The situation reverses if you’re a poor family. Your sons are pretty much screwed; they can’t marry into money (since women don’t inherit.) Your daughters, on the other hand, have a chance to marry up. So your grandchildren through your daughters have better chances than your grandchildren through your sons, and you should invest more resources in your daughters than your sons. Moreover, you might not be able to afford restrictive practices that cripple your daughters’ ability to work for a living. To some extent, sexism is a luxury good.

A similar analysis might explain why richer countries have larger gender differences in personality, interests, and career choices.  A degree in art history might function as a gentler equivalent of purdah — a practice that makes a woman a more appealing spouse but reduces her earning potential. You expect to find such practices more among the rich than the poor.  (Tyler Cowen’s take is less jaundiced, and more general, but similar — personal choices and “personality” itself are more varied when people are richer, because one of the things people “buy” with wealth is the ability to make fulfilling but not strictly pragmatic self-expressive choices.)

Finally, all these “paradoxical” trends are countered by the big nonparadoxical trend — by most reasonable standards, women are less oppressed in rich liberal countries than in poor illiberal ones.  The very best countries for women’s rights are also the ones with the lowest power distance: Nordic and Germanic countries.

Is Hierarchy the Engine of Growth or a Luxury Good?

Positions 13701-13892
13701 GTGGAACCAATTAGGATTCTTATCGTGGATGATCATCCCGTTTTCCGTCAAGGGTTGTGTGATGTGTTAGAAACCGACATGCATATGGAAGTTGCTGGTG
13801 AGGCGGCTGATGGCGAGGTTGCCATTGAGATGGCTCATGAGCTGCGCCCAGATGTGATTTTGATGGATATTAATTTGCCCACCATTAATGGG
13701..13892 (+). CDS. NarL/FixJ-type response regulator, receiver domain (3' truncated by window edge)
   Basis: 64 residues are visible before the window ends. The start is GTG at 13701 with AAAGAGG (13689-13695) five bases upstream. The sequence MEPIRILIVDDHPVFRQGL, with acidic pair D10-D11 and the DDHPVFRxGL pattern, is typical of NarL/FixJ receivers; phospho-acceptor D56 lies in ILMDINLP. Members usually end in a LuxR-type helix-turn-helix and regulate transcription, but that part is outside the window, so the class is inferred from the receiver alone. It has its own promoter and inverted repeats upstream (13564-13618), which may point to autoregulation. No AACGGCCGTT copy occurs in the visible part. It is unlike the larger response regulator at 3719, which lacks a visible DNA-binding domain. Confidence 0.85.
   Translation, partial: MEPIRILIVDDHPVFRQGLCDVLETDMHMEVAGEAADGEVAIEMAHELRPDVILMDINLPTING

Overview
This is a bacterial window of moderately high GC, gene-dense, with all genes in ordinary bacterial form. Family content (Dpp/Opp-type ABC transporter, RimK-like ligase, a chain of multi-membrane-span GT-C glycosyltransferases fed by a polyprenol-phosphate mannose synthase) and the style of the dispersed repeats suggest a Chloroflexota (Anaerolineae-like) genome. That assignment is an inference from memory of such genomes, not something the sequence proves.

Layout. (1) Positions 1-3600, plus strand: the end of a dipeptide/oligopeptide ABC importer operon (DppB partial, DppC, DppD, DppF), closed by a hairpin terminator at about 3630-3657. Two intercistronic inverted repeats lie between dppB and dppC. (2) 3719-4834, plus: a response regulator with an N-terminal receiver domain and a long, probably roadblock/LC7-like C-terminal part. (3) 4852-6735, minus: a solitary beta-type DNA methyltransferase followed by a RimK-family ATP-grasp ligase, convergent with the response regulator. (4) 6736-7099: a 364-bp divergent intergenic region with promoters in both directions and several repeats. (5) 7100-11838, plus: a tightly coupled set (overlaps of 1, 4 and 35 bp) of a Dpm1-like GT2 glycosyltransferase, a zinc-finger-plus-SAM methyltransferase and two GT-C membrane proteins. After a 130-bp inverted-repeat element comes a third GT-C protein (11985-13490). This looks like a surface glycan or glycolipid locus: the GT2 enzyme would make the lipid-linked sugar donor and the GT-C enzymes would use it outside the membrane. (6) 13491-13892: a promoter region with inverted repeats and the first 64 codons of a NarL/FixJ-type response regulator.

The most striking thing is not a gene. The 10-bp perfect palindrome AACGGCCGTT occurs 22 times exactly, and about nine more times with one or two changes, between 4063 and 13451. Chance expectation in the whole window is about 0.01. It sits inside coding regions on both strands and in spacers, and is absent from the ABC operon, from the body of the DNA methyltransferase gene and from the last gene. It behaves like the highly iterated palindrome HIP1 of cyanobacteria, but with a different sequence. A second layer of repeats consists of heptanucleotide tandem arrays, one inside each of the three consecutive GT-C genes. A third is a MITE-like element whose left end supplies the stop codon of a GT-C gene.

If you observe that the “freest” (least hierarchical, lowest power distance, least authoritarian, etc) functioning organizations and societies tend to be small, poor, or primitive, you could come to two different conclusions:

  1. Freedom causes poverty (in other words, non-hierarchical organization is worse than hierarchy at scaling to large organizations or rich, high-population societies)
  2. Hierarchy is expensive (in other words, only the largest organizations or richest societies can afford the greatest degree of authoritarianism.)

The first possibility is bad news for freedom. It means you should worry you can’t scale up to wealth for large populations without implementing hierarchies.  The usual mechanism proposed for this is the hypothesis that hierarchies are needed to coordinate large numbers of people in large projects.  Without governments, how would you build public works? Or guard the seas for global travel and shipping? Without corporate hierarchies, how would you get mass-produced products to billions of people?  Sure, goes the story, idealists have proposed alternatives to hierarchy, and we know of intriguing counter examples like Harappa and Bali, but these tend to be speculative or small-scale and the success stories are sporadic.